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Age-related macular degeneration (AMD) is a disease of the retina, the back layer of the eye, which sends images to the brain.

There are two types of AMD: dry AMD and wet AMD.

Age-related macular degeneration (AMD) is a disease of the retina, the back layer of the eye, which sends images to the brain. There are two types of AMD: dry AMD and wet AMD.

Dry AMD occurs due to deposits that form under the retina called drusen. The progressive accumulation of drusen causes the central vision to become distorted or degraded slowly. Wet AMD occurs when abnormal blood vessels grow under the retina and leak or bleed, causing a rapid decline in central vision.

AMD is a progressive condition. Treatment can slow or reverse vision loss associated with wet AMD in some cases. But without treatment, the condition will progress to significant central vision loss.

Unlike dry AMD, wet AMD can progress quickly if not treated. Dry AMD typically progresses slowly over a period of many years, and any associated vision loss is gradual.

When it converts to wet AMD, vision loss can occur quickly, within days to weeks. If wet AMD isn’t treated, the central vision will continue to deteriorate rapidly in most cases.

There are three stages of AMD:

  • Early AMD: This stage has small or a few intermediate-sized drusen and usually has no associated vision loss.
  • Intermediate AMD: People with intermediate AMD have multiple medium-sized drusen or some large drusen.
  • Advanced AMD: This refers to either the most severe form of dry AMD, called geographic atrophy (areas of the retina are damaged enough that they’re no longer working), or wet AMD.

Guide written by Heather Grey

Not all people with wet AMD will lose enough vision to be considered legally blind. However, blindness is much more common with wet AMD than with dry AMD.

Only 15% to 20% of people with AMD have the wet type, but they account for 80% of people who are blind from AMD.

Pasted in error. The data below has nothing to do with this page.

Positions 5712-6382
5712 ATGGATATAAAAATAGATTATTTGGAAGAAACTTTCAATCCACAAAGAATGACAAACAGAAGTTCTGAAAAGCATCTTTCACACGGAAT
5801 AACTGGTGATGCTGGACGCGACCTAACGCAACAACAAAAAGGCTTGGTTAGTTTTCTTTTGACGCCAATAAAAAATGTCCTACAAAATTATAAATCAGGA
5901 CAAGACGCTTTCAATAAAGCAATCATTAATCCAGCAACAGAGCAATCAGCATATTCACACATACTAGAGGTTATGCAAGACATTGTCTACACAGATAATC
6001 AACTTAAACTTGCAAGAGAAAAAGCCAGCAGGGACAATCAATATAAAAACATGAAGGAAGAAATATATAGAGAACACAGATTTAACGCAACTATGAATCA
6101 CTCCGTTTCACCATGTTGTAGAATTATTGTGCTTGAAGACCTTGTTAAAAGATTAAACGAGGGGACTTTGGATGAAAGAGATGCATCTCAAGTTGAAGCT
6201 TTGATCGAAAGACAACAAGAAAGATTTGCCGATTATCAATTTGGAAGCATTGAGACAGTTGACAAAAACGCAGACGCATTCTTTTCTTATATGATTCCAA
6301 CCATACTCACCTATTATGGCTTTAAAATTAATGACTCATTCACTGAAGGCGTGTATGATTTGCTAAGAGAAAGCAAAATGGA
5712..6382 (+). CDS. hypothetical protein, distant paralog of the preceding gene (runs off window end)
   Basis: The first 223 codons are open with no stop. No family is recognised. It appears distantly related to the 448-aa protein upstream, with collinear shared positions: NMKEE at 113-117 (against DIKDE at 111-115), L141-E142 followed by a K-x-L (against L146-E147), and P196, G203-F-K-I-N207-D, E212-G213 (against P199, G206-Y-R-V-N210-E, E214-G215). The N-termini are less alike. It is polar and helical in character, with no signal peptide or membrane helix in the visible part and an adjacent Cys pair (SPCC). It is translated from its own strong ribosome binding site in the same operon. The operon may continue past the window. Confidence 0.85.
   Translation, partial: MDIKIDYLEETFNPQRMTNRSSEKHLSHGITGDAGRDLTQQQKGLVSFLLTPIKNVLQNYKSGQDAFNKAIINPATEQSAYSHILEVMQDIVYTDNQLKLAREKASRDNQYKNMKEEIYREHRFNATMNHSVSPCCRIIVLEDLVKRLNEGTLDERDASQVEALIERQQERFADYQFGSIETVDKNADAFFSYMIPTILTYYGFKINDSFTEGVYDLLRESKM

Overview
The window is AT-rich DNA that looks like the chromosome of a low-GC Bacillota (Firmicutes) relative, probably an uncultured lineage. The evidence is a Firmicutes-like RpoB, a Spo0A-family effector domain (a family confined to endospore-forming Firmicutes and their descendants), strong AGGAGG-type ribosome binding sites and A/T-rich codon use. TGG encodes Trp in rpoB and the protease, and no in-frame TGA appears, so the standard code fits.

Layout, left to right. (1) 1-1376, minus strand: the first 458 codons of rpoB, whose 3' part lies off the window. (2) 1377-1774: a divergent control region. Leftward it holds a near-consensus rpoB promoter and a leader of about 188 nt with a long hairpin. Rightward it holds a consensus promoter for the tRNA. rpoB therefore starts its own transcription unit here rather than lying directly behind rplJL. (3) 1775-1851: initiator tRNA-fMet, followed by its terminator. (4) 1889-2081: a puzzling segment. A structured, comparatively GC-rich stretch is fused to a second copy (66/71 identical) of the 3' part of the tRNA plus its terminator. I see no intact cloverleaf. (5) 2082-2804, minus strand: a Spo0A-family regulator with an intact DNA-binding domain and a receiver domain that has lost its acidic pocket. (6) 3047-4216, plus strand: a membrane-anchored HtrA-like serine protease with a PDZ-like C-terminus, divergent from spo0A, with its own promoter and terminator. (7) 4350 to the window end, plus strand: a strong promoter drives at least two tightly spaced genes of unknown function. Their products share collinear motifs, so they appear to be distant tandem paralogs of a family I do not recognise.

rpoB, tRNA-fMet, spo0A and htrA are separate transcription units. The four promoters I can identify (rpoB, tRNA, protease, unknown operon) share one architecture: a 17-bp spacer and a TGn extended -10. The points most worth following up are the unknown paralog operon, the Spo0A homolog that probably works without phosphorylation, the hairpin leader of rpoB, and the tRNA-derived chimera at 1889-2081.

It’s crucial to note that AMD doesn’t affect peripheral vision. So, people living with the condition may become legally blind from a loss of central vision but will not lose all their vision.

Currently, there’s no cure for AMD. But a specific combination of vitamins known as AREDS or AREDS2 has been shown to slow the progression of AMD.

Once wet AMD has developed, the most common treatment involves injections of a medication called anti-VEGF into the eye. Anti-VEGF injections eliminate the abnormal blood vessels that cause the wet form of macular degeneration.

The injections can decrease swelling in the retina and reverse some vision loss. More often, the injections are used to prevent further vision loss. Most people will need to repeat these injections regularly to keep their wet AMD under control.

There are several risk factors for AMD. These include:

  • smoking
  • heart disease
  • high blood pressure
  • high cholesterol
  • overweight or obesity

Quitting smoking can greatly reduce your chance of getting AMD. Eating a nutritious diet, including dark leafy green vegetables, may slow the progression of AMD.

A healthy diet and exercise may also help prevent heart disease, high cholesterol, and obesity — all of which can increase the chances of developing AMD.

Regular visits to your primary care doctor and retinal specialist (ophthalmologist) will ensure AMD and any modifiable risk factors are treated or controlled whenever possible.

Dr. Katherine Duncan is an ABMS board certified ophthalmologist specializing in comprehensive ophthalmology, cataract surgery, and oculoplastic surgery. Dr. Duncan completed a fellowship in orbital, oculoplastic, and aesthetic surgery at the University of Pittsburgh Medical Center.